Nino Severino: Talk is cheap – we need action to address children’s health crisis

Nigel Sears coaching Tawana Senah recently. Picture: PAVEL KRICKA

Nigel Sears coaching Tawana Senah recently. Picture: PAVEL KRICKA - Credit: Archant

In his latest weekly column, Nino Severino calls for more action to address the looming crisis in children’s health, and suggests a way forward.

The Elena Baltacha Academy aims to make tennis available to all. Picture: JULIAN SINNEY

The Elena Baltacha Academy aims to make tennis available to all. Picture: JULIAN SINNEY - Credit: Archant

I’m very passionate about children’s health and well-being – I touched on this subject last week, but it’s a massive area and this week I wanted to use my whole column to focus on the issue.

In my column last week I talked about a nuclear health bomb ticking for future generations, which I believe much of the civilised world will experience – it sounds very dramatic, maybe, but I believe this is what we are heading for if we do not act now.

And I’m not talking about pretty power-points and pages and pages of data and figures on thousands of documents presented by many of the associations and entities studying this area.

I’m talking about an army of professionals, schools, sports, parents, governing bodies and the government itself all working together in an integrated, sophisticated, logical and intelligent fashion.

That would go a long way to reversing the trend, the trend, which, if not addressed, will ultimately affect our children and the young adults of today in a catastrophic way, causing serious illness and premature death.

So, as we say in sport, talk is cheap. Dealing with this problem will take a large and committed army and an army who are willing to get their hands dirty, getting out there with face-to-face delivery and actions.

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Standing in front of a pretty power point presentation then going for a nice lunch – and getting paid a fortune to do it – is simply not good enough. It will take much, much more than this.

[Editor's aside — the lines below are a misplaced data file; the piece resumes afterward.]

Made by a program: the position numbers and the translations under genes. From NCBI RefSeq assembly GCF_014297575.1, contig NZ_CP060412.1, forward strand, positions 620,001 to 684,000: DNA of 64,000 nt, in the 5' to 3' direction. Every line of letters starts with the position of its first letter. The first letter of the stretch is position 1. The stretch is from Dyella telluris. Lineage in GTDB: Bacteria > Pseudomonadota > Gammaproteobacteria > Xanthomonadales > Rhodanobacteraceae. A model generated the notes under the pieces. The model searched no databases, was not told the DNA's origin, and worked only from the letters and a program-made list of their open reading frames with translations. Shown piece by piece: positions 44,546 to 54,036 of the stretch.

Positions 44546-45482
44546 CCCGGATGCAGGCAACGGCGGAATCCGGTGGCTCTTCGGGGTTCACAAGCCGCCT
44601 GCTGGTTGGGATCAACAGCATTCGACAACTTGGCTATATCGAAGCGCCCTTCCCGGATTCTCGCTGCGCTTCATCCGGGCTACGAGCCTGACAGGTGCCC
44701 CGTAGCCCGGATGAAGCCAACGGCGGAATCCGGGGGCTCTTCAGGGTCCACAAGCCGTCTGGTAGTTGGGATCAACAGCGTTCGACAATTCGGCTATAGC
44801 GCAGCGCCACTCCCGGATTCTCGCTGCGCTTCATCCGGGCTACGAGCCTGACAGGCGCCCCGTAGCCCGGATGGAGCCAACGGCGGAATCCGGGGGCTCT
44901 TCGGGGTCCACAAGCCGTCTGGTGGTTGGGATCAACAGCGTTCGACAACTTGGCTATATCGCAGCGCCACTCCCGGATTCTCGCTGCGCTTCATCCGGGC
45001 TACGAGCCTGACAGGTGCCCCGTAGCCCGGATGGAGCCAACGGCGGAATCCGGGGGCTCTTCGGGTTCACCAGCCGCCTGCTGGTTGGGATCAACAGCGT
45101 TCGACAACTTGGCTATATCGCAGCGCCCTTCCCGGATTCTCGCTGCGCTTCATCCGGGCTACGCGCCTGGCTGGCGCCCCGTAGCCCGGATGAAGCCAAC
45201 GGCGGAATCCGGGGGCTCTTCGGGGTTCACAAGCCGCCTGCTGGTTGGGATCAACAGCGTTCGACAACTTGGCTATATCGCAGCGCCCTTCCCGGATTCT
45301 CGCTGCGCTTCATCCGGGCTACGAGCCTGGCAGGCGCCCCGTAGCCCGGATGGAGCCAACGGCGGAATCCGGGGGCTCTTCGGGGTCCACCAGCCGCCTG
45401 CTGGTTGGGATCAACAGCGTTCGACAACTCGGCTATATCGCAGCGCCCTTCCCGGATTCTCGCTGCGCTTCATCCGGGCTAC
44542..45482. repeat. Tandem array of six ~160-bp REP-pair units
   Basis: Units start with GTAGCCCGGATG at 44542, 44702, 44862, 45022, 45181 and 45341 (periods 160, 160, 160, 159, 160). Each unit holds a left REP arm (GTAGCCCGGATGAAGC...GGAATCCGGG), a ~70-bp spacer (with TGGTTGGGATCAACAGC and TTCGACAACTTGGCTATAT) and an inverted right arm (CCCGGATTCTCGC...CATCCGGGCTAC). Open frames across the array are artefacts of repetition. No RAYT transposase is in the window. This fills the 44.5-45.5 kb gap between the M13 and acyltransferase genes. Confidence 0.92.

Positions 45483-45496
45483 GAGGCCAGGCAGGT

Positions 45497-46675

- Nino Severino: A timebomb ticking in children’s health

I feel that sport could be a major contributor to the solution. I have witnessed the power of sport and how it can change lives, through The Elena Baltacha Foundation and my own work as a fitness, health and sports professional.

We need to all work together, and this is what I am currently committing to through my work.

I live this every day, sport will change lives, we just need millions more children joining in. Sport will develop their bodies and their minds, will give them a life focus, will bond the family together through commitment to participation and training.

It will encourage children to live a healthier life, and then of course, carry this on well into adulthood, where they can then pass this culture onto their children. But how can this be achieved in an effective way?

First we need a powerful network that can deliver a strong and meaningful message, a message that will have an incredible affect. What better network than the thousands of schools spread across Great Britain, nurturing millions of children?

Then we need a meaningful message. For me the message is that children need a positive lifestyle culture, physically and psychologically, and this culture can be motivated by sport.

This is where the point of integration must happen much more effectively, and what I am committed to presently. Don’t get me wrong, sports do link with schools, but I don’t think we have yet tapped into the potential power of this relationship.

We need to ensure that schools can deliver a meaningful message into the heart of the family – get involved in a sport, individually or as a family.

- Nino Severino: Sport saves lives

Parents then really need to understand the physical and psychological benefits sport has for their children. From a collective perspective, we then need to remove limiting factors and barriers, roll our sleeves up and make the process of committing to a sport exciting and rewarding.

As I said, I live this area every day, and I have seen the incredible affect sport can have.

As an example, Tawana Senah is only one very small part of a very big culture we have developed in Ipswich as part of my wife’s legacy.

Tawana’s mother has told me personally that if Elena did not take tennis to their school, Tawana would have probably remained a couch potato and this is far from an isolated example.

We create great life experiences, and this is part of the process. We are lucky enough to have many foundation friends who support us - in fact recently Tawana had the opportunity to train in London with Nigel Sears, former head of British Women’s Tennis, and coach to Ana Ivanovic.

It’s fair to say, with him also being Andy Murray’s father-in-law, he knows a thing or two about how sport can affect lives!

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